The American Society of Clinical Oncology (ASCO) recommended that genetic testing for cancer predisposition should be offered
Requisite 1) is generally fulfilled in retinoblastoma, since the affected population is made of young children. However, requisite 3) is not fulfilled since therapeutic choices, in retinoblastoma, highly depend on clinical considerations, rather than genetic evaluation. Furthermore, requisite 2) is far from being fulfilled, at least in retinoblastoma, since a great deal of variability is implicated in the techniques commonly used for PGT as currently applied to this disease.
PGT as applied to retinoblastoma has become a rather generic term to define a number of different approaches to the molecular diagnosis of this disease, encompassing heterogeneous techniques such as: linkage analysis13, 14, heteroduplex15, and SSCP mutation screening analysis16, two-dimensional gene scanning (TDSG)17, 18, and direct DNA sequencing19.
This heterogeneous approach, is not helpful in the perspective of the routine application of PGT to retinoblastoma or any other cancer, where standardization, and quality control represent the minimal essential requirements.
To further complicate this picture, it has to be outlined that all the techniques used in genetic testing, including the Polymerase Chain Reaction (PCR), although widely used, are difficult to standardize and show a great deal of variation from lab to lab. A high rate of variability in PGT, is to be expected, given the variability implicated in the Polymerase Chain Reaction (PCR) 20, the most widely used ,molecular technique in genetic testing. Also, further variability depends on the complexity and number of the mutation screening techniques currently used in PGT21, their apparent low sensitivity22 and their dependence on PCR. Finally, no improvement of standards is to be expected by the application of direct DNA sequencing23, not only because it depends on the same variables implicated in PCR, but also because it is neither enough sensitive24, nor specific for retinoblastoma, given the pleiotropic activity of the Rb1 gene25.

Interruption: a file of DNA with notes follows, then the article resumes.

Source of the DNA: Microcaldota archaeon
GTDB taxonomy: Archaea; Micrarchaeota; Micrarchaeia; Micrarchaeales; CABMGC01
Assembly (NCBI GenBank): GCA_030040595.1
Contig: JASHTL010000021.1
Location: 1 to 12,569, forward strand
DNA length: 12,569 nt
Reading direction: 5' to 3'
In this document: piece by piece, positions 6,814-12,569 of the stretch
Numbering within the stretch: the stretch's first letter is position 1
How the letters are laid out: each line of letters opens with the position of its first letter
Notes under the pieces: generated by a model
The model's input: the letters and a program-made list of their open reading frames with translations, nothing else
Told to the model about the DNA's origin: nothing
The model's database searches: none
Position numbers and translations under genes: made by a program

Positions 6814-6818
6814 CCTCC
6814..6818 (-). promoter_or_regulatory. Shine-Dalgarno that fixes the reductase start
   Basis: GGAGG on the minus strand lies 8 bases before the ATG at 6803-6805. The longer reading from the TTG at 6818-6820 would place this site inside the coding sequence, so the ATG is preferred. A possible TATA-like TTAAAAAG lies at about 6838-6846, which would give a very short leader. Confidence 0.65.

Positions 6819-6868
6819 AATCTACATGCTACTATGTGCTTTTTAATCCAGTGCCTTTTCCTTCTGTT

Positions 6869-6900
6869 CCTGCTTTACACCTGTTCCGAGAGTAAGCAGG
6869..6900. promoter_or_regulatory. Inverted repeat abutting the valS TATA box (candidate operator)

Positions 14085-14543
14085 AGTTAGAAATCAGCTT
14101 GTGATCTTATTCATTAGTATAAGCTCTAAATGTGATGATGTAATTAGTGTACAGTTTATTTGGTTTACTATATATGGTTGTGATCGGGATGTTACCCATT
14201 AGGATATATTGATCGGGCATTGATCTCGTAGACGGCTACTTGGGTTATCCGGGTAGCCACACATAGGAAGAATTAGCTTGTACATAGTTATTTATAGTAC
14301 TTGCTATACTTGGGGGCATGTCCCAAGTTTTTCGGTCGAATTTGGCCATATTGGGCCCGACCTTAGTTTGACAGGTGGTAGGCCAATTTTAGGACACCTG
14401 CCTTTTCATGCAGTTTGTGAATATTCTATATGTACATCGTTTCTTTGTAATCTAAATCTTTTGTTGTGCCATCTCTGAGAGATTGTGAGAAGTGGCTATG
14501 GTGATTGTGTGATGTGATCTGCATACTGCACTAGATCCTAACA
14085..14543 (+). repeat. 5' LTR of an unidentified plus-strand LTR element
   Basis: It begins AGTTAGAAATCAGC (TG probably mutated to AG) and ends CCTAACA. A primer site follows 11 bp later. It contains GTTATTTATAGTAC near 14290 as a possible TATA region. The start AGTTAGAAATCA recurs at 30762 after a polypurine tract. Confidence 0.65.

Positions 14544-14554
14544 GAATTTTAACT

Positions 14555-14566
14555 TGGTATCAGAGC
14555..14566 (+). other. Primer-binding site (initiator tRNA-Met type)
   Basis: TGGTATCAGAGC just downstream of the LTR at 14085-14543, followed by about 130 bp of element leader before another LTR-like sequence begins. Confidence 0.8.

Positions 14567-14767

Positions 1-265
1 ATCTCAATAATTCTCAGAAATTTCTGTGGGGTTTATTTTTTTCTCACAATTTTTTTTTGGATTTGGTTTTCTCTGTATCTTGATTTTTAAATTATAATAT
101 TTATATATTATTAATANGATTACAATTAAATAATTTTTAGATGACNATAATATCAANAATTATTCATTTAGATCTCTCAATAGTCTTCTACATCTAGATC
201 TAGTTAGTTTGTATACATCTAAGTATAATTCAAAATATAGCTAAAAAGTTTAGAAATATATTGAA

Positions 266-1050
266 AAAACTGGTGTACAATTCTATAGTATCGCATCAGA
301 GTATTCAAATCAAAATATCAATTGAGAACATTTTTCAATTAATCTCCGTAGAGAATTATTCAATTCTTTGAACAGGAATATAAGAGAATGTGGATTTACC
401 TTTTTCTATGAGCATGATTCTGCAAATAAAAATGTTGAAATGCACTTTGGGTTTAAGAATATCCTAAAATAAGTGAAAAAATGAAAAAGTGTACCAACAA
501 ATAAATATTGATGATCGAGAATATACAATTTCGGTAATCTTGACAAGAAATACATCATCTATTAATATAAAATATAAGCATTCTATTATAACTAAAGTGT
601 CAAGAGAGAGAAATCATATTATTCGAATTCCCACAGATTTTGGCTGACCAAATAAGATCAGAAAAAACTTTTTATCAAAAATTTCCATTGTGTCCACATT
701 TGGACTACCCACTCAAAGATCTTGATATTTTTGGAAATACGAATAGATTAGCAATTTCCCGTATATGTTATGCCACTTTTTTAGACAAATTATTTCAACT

Can such an amount of variability be accepted in routine genetic testing? All physicians involved in the field, should require that PGT criteria and methods be standardized as in other laboratory tests applied to the clinical routine. Therefore, in order to achieve this goal, a few relevant questions have to be answered in advance, such as:
Is the test sensitive enough? I.e.: does it allow the detection of all “positive” cases?
Is it specific enough? I.e.: does it allow exclusion of all “negative” cases?
Is it repeatable? I.e. can it be reproduced by different people in different labs and circumstances?
Is it valuable for clinical purposes? I.e.: is the therapeutic decision influenced by the results of the test?
Can it be adequately interpreted? I.e.: does it give unequivocal responses?
We believe that, for now, the answer to all these questions, in the case of PCR-based PGT in retinoblastoma is “no”. We therefore recommend that the use of PCR-based PGT for retinoblastoma be confined to the field of research until its sensitivity, specificity, and repeatability are demonstrated with the standards of Quality Assessment (QA) and Control (QC), and Good Laboratory Practice (GLP). Once these necessary standards are applied to the test, further investigation of its real clinical usefulness will be of crucial importance before its routine application to the diagnosis or prevention of retinoblastoma.